BikePortland supporter and contributor Kiel Johnson (owner of the Go By Bike valet) has been working to create more support for a neighborhood greenway on 7th Avenue as part of PBOT’s Lloyd-to-Woodlawn project. This is his latest post in a series.
You don’t need to change the world to make a difference.
That’s what I’ve learned from these past few months of hunkering down on my advocacy for a NE 7th Avenue neighborhood greenway. If built as proposed, the project would transform 7th — from I-84 to Woodlawn — into a street where safety of all users is the priority.
I feel a little more at home on my street and it is a little better already — even without a greenway.
When we last left off, my wife and I had just finished hosting an ice cream social to talk with our neighbors about the project. We knocked on every door from Thompson to Alberta, talking to anyone who opened the door and trying our hardest to make everyone feel welcome to attend, regardless of their position on the project. Over 50 people showed up.
But I was disappointed. My neighbors who’ve expressed serious concerns about this project to PBOT, didn’t attend. So I went out to have a conversation with them.
I got in touch with Ronnie Herndon, the leader of Albina Head Start who was quoted in a Skanner News article, saying he is, “watching the project like a hawk.” From our meeting I learned that Mr. Herndon is a pretty great guy. His life has been one of fighting for racial and economic justice for our community. Ronnie has a picture of Martin Luther King Jr and Malcolm X shaking hands hanging over his desk.
We chatted in his office at the Albina Head Start on NE 7th and Fremont for a hour. (My dad had worked in Head Start in Seattle in the 1990s and Ronnie told me they’d probably met at some point.) We found we agreed about everything except this project. At the very end we both explained our position on the greenway. He is concerned that it will be another impediment for people accessing his services. I acknowledge that it will make it harder for people to drive, but in my opinion the tradeoff in safety is worth it. We listened to each other and I left feeling like I had met someone who I would like to aspire to.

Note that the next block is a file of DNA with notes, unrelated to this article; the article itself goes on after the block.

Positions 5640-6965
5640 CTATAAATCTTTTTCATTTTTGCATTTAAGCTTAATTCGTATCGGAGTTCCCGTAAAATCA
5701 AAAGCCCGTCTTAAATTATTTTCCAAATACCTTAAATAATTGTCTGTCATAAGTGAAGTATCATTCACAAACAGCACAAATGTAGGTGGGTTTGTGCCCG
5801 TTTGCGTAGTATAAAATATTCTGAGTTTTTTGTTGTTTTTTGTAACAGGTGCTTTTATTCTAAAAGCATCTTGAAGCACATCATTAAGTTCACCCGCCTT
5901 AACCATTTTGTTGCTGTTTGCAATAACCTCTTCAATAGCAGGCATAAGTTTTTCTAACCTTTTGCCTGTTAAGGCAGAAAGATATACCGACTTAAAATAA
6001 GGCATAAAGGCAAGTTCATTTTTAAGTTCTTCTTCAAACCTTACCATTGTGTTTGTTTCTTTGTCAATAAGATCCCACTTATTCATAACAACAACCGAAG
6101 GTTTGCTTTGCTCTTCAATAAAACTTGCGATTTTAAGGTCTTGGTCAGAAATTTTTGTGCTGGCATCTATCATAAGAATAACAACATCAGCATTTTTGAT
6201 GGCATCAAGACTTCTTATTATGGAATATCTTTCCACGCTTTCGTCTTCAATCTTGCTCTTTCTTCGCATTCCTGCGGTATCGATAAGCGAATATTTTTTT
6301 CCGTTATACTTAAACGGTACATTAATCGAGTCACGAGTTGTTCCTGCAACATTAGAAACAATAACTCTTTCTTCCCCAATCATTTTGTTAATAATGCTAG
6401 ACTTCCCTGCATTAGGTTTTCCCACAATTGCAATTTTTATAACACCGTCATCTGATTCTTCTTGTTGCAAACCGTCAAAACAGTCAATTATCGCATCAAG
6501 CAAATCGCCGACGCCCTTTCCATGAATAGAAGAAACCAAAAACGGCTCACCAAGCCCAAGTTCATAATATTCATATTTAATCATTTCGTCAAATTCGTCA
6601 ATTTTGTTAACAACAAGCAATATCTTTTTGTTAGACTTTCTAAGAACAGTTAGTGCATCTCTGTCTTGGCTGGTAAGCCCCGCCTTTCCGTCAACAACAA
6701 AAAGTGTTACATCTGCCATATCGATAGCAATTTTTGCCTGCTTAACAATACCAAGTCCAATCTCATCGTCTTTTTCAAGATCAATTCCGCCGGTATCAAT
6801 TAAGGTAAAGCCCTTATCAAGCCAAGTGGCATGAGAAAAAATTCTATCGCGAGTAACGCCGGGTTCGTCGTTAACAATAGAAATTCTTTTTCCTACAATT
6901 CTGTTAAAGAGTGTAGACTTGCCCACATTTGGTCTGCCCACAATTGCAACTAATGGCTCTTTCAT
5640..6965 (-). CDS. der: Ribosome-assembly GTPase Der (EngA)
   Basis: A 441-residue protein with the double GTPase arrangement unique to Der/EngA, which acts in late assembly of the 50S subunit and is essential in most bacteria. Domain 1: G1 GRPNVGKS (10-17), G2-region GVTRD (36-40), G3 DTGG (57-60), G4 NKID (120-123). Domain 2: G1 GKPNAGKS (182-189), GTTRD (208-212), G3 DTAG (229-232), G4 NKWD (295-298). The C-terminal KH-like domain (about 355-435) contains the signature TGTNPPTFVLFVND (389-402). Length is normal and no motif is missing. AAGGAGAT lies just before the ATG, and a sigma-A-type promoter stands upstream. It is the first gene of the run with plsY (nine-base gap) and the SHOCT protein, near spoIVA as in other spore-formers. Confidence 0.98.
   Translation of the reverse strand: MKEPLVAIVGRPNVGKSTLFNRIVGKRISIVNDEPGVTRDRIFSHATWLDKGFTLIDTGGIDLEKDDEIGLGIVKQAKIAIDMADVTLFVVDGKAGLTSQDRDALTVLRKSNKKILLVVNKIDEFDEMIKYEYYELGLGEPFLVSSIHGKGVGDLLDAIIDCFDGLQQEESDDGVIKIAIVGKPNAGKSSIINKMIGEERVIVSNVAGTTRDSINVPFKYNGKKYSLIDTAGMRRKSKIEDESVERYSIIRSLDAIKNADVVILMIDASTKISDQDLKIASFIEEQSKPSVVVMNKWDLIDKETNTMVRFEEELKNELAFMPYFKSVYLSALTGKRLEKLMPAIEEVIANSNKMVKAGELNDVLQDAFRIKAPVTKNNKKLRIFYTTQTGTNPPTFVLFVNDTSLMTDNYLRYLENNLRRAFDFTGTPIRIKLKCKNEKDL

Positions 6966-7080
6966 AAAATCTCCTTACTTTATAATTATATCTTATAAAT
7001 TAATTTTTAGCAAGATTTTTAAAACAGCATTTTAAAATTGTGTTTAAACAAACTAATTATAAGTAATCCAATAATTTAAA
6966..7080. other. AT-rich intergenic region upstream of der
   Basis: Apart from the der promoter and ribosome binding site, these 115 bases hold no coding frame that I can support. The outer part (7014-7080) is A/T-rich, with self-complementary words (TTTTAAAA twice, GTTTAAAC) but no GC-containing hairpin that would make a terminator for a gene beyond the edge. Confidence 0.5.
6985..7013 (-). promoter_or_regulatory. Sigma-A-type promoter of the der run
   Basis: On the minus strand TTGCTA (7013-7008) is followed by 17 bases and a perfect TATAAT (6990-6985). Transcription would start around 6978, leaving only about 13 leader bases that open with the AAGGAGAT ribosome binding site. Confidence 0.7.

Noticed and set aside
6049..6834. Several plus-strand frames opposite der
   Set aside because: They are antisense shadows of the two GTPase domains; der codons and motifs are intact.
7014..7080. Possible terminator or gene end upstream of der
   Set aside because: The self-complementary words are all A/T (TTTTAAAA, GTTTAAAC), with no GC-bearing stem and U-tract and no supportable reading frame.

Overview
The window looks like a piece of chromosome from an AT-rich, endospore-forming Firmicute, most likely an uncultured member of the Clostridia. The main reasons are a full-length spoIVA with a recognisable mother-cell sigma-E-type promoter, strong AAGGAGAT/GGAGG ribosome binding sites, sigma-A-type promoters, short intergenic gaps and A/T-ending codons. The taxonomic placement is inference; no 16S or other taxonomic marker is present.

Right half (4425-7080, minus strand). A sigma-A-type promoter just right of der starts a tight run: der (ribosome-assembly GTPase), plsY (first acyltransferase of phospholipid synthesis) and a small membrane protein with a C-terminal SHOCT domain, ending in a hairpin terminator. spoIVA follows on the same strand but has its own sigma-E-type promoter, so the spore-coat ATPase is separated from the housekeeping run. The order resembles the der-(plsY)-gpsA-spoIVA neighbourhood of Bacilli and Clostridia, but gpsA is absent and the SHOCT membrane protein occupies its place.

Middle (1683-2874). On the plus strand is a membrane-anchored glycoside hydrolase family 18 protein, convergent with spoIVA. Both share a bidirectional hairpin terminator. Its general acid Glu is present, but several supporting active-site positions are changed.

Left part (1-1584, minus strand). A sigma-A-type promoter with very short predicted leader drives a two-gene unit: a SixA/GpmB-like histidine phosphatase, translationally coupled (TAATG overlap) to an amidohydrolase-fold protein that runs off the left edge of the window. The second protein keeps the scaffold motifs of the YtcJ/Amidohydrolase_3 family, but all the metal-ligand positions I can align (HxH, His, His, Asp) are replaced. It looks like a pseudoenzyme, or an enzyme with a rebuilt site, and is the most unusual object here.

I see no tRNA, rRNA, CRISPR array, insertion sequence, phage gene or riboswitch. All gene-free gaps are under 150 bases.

One thing Ronnie told me was that, when you advocate for something, make the process of advocating help accomplish your goal. With this in mind I began thinking about what to do next.
I want the street I live on to be a place that has identity and is interesting to be on. How could my advocacy help create that?
Seven years ago I made a friend from Couchsurfing who lives in (and is from) Mexico. We see each other a couple times a year and have travelled together in Seattle, San Fransisco, Copenhagen, and Sweden. She is a tactical urbanist in her city of La Paz in Southern Baja. She suggested that I make custom yard signs and decorate them. I went to SCRAP, spent $10 on used yard signs, made some stencils, and spray painted a few signs. I then put a free yard sign pile outside our house and encouraged people to take one. I also encouraged people to customize their sign as well.
All the signs are unique in some way with different characters and colors, which makes for something interesting to look at. In my opinion they help make the street stand out more and help give it some identity. It has also helped to unite the many people who are concerned about the current state of safety on 7th. There are over 20 signs out there today. If you get a chance in the next week come walk up and down NE 7th and experience what it is like and see if you can find all the signs.
I signed up to testify to City Council this morning about the project and deliver the petition that was started by some of my neighbors. If you’d like to help me get it over the 1,000 mark it would be much appreciated!
No matter what Mayor Wheeler and our commissioners say at City Hall today I feel a little more at home on my street and it is a little better already — even without a greenway. And for me, that makes this all worth it. Stay tuned for what comes next.
— Kiel Johnson @go_by_bike on Twitter
Never miss a story. Sign-up for the daily BP Headlines email.
BikePortland needs your support.